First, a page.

An Australian man claiming to be an executive of a bizarre international finance organisation has fled Cambodia, days after two of his associates were arrested and charged with forging documents alleging connections with HSBC Bank, the United States government and the United Nations.
Keith Scott, the “chief of cabinet” for the Office of International Treasury Control, left his serviced apartment in Chamkarmon district’s Tuol Svay Prey II commune last Wednesday, building staff said, after OITC chairman Ray C Dam was charged with forgery on Monday by Phnom Penh Municipal Court.
Dam was arrested along with Soush Saroeun, the executive managing director of local property firm and OITC subsidiary Asia Real Property, or ARP-OITC.
Scott said in an email yesterday that he was not involved with ARP-OITC, though he defended Dam, who is identified in OITC promotional materials as owner of the “Global Debt Facility” and economic adviser to United States presidents Barack Obama and George W Bush.
“I have travelled all over the world while working with Dr Dam as Special Envoy on his authority,” Scott said.
“If Dr Dam is imprisoned or if Dr Dam leaves Cambodia, the result is exactly the same, there is no point my being there.”
The OITC claims to have been granted special authority by the US and the United Nations, claims that have since been denied by American and UN officials. The group says it is “the largest single owner of gold and platinum bullion in the World”, claiming to control top secret assets and “treasure” all over the world.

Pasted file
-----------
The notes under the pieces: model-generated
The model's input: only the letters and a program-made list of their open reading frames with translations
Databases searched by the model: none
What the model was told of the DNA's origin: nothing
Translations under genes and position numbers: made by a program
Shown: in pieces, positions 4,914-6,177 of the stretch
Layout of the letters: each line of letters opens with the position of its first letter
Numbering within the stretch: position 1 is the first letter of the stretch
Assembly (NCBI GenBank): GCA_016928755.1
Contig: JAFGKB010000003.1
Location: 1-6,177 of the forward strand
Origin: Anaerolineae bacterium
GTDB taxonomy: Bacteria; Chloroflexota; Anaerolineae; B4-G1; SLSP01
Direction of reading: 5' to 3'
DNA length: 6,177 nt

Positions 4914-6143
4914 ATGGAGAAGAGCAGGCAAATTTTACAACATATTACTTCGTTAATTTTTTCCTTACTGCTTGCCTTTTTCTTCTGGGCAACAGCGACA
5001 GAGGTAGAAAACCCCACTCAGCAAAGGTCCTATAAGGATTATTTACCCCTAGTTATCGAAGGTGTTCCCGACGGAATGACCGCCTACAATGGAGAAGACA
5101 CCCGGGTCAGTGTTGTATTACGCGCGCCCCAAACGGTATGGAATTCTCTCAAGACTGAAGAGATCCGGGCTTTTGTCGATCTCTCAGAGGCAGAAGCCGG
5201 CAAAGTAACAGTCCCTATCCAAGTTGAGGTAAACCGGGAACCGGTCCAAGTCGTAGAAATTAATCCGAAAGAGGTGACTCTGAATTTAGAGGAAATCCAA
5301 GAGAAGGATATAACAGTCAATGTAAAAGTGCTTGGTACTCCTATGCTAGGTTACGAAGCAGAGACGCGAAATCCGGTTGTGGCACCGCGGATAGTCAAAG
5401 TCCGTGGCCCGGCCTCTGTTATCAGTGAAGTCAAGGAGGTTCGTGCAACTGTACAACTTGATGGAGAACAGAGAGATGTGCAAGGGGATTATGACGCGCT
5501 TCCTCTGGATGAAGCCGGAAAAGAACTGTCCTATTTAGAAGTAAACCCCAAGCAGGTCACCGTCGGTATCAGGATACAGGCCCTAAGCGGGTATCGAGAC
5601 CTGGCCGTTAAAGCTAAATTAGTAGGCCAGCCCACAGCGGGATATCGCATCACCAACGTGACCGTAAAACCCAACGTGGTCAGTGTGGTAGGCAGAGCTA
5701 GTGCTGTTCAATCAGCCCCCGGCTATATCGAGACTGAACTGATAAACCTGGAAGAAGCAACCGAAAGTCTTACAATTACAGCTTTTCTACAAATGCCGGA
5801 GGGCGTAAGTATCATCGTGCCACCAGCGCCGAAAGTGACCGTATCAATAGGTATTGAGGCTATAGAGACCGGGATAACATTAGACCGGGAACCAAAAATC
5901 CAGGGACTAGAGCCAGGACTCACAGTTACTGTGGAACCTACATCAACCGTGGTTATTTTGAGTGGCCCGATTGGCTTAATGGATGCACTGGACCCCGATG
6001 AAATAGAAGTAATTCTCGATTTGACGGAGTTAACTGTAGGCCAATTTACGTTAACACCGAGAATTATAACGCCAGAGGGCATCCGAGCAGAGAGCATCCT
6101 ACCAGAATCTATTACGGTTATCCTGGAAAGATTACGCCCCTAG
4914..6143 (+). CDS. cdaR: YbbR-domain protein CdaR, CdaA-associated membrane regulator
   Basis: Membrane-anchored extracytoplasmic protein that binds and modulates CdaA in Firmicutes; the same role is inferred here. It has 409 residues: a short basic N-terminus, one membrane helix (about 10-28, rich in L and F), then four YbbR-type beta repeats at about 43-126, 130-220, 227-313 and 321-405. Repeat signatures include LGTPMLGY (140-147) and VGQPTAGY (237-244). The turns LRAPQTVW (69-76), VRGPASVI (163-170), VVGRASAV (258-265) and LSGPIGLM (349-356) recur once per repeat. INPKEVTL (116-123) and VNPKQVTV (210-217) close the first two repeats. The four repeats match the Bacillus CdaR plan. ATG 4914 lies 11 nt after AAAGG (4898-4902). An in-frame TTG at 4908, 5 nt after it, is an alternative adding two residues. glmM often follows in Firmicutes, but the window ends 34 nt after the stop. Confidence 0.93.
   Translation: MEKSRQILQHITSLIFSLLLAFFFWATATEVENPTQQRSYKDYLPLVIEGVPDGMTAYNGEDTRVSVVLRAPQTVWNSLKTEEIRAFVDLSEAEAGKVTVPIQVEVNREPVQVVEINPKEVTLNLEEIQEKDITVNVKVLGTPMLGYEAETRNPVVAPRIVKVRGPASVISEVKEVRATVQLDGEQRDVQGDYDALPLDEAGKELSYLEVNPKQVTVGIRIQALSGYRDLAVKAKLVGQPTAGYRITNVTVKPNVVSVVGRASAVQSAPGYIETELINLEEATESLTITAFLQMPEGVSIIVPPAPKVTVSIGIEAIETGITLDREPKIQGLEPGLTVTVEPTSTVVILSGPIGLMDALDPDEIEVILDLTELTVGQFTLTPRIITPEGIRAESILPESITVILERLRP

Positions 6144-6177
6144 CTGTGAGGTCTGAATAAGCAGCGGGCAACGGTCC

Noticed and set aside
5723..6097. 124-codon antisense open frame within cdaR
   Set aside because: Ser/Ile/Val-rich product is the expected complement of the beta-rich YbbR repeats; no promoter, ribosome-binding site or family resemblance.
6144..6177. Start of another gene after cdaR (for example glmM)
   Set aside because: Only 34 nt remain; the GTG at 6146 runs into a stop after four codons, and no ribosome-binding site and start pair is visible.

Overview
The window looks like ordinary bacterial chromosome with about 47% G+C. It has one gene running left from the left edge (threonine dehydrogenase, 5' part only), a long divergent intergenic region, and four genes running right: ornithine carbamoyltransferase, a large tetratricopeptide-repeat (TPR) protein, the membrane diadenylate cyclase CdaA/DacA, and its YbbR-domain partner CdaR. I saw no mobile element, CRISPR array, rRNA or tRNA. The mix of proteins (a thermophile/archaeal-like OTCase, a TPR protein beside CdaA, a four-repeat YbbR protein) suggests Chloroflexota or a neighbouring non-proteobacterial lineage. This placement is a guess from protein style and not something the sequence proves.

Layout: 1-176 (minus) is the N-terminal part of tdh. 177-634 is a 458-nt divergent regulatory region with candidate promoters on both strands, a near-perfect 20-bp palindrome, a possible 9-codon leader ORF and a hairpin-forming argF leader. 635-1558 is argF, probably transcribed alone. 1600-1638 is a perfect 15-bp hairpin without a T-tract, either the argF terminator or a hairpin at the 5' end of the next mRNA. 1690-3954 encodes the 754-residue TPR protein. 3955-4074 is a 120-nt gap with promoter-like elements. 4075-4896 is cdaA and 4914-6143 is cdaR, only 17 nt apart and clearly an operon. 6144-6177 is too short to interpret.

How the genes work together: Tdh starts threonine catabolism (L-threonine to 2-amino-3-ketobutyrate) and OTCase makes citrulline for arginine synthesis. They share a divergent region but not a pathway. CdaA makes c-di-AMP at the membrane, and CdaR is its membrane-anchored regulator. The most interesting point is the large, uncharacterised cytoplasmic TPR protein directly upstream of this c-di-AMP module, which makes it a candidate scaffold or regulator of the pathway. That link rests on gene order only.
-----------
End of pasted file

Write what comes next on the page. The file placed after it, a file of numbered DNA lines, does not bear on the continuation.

Staff at Scott’s apartment said he had lived there since February, and had already paid rent for the next several months prior to leaving town.
Neighbours remembered him as a talkative and eccentric tenant who boasted of plans to buy the Himawari Hotel and finance a high-speed railway stretching from China to Malaysia.
“He told me a lot of bullshit and I’d pretty well nod my head in agreement,” one Western resident said, asking to remain anonymous. “I stopped talking to him when he started on the billions of dollars he was dealing in.”
Chhay Sinarith, director of the internal security department at the Ministry of Interior, said no further suspects were wanted in the OITC case as of yesterday.
“The court is investigating this case to search for additional people involved,” he said. “If the court finds more suspects, we will make arrests.”
Scott, who said he had used Phnom Penh as his “home base” for 15 years, declined to state his present whereabouts yesterday. Neighbours said he had told them he was bound for the Philippines.
In 2006, Scott traveled to Fiji on behalf of Dam and OITC, offering US$6 billion to be used toward the creation of a bank for local landowners.
Fijian police commissioner Andrew Hughes later said he was “profoundly suspicious” of Scott’s offer, suggesting it could be an “advance fee scam”. Fijian Prime Minister Laisenia Qarase said “no one in their right mind” would inject so much money into such a small economy, the Fiji Times reported.